There may be no need to envy the people in the gym working out nearly every day. According to a University of Alabama at Birmingham (UAB) study, training fewer days may yield similar results.
Gary Hunter, Ph.D., and Gordon Fisher, Ph.D., of the UAB Department of Human Studies, were among a group of scientists who gathered 72 sedentary women, ages 60 to 74, and observed how they were affected by various frequencies of aerobic and resistance training. Older women were selected because they have more of a history of overtraining than younger women, and the researchers wanted to examine that.
The women were divided into groups of those who worked out two-, four- and six-times a week. For 16 weeks, they were monitored while they participated in 40-minute increments of training.
In the end, the women who worked out twice a week were just as aerobically fit and strong as the women who exercised six times a week, said Hunter, a professor in the School of Education. All but the six-times-a-week group burned post-workout calories.
The women who worked out four times a week burned nearly 225 additional calories each day outside of the gym, according to the study. The women who trained twice a week burned nearly 100 more calories in their non-workout mode. The six-times-a-week group, however, burned no significant amount of additional calories when they were not exercising.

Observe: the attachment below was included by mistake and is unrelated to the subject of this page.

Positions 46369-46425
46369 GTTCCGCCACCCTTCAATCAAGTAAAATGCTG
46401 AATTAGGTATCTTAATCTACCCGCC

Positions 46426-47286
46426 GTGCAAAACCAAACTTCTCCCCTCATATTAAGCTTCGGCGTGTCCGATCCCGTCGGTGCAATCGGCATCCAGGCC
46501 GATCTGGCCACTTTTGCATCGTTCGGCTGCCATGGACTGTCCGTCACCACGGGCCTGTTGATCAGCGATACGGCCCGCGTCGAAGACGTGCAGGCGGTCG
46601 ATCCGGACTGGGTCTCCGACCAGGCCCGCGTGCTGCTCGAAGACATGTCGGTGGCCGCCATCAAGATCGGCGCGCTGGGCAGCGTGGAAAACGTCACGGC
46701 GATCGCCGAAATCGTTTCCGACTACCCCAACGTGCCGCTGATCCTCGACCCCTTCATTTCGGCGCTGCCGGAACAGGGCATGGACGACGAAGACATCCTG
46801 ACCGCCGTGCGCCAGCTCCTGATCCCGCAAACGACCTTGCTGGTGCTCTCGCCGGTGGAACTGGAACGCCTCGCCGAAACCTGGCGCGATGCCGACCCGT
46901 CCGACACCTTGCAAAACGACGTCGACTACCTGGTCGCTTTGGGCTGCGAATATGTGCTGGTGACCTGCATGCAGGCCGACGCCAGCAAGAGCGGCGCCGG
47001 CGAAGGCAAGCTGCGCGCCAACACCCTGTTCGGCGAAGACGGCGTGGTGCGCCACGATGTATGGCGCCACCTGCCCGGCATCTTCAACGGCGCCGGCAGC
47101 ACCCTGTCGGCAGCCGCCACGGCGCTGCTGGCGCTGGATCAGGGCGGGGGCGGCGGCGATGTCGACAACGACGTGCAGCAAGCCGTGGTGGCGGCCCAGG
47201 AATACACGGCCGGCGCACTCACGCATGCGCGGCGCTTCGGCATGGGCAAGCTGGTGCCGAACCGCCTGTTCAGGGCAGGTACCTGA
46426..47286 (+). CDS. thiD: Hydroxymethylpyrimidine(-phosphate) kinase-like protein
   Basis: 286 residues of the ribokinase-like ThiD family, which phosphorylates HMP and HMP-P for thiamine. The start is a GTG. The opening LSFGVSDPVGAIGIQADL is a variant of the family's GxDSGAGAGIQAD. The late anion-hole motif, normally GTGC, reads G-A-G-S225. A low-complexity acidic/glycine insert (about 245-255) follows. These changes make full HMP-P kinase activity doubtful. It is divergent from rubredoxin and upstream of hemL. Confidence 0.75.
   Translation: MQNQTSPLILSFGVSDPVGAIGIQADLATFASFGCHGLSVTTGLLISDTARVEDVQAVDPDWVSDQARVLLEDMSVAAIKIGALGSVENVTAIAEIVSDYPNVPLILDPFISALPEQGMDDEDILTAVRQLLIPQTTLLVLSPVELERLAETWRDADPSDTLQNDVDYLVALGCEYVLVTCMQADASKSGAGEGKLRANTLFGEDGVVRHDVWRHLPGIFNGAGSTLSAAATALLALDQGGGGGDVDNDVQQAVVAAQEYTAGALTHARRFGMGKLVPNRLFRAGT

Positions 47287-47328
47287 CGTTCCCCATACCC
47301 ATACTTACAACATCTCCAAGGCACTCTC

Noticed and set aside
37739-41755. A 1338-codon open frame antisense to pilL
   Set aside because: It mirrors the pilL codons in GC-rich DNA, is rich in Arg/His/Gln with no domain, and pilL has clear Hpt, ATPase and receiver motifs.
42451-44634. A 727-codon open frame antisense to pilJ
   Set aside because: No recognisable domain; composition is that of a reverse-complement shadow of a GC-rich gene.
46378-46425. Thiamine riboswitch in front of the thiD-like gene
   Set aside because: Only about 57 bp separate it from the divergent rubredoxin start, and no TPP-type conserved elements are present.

|“Being physically active is important. Training two- to three-times a week might be enough. If we can find ways to increase our activities rather than training, it is very good.”|
Those who followed a less-rigorous exercise regimen were energized and strengthened to do more non-workout activities throughout the week, Hunter said. The women who followed the six-day schedule said they were tired and pressed for time, and they were therefore less active outside of the gym.
The results of this study, “Combined aerobic/strength training and energy expenditure in older women,” were published in the February issue of Medicine & Science in Sports & Exercise and noted in a recent New York Times blog post.
“Being physically active is important,” said Hunter. “Training two- to three-times a week might be enough. If we can find ways to increase our activities rather than training, it is very good.”
Although older women are thought to have a tendency to overtrain during workouts, none in the study did.
The takeaway, Hunter said, is that you do not have to spend all of your time training. But, when you do train, your body is better conditioned to manage life’s physical activities.“In my mind, it is not so much the energy you burn in your exercise, but the improvement of ease and fitness that you gain that is very important,” Hunter said.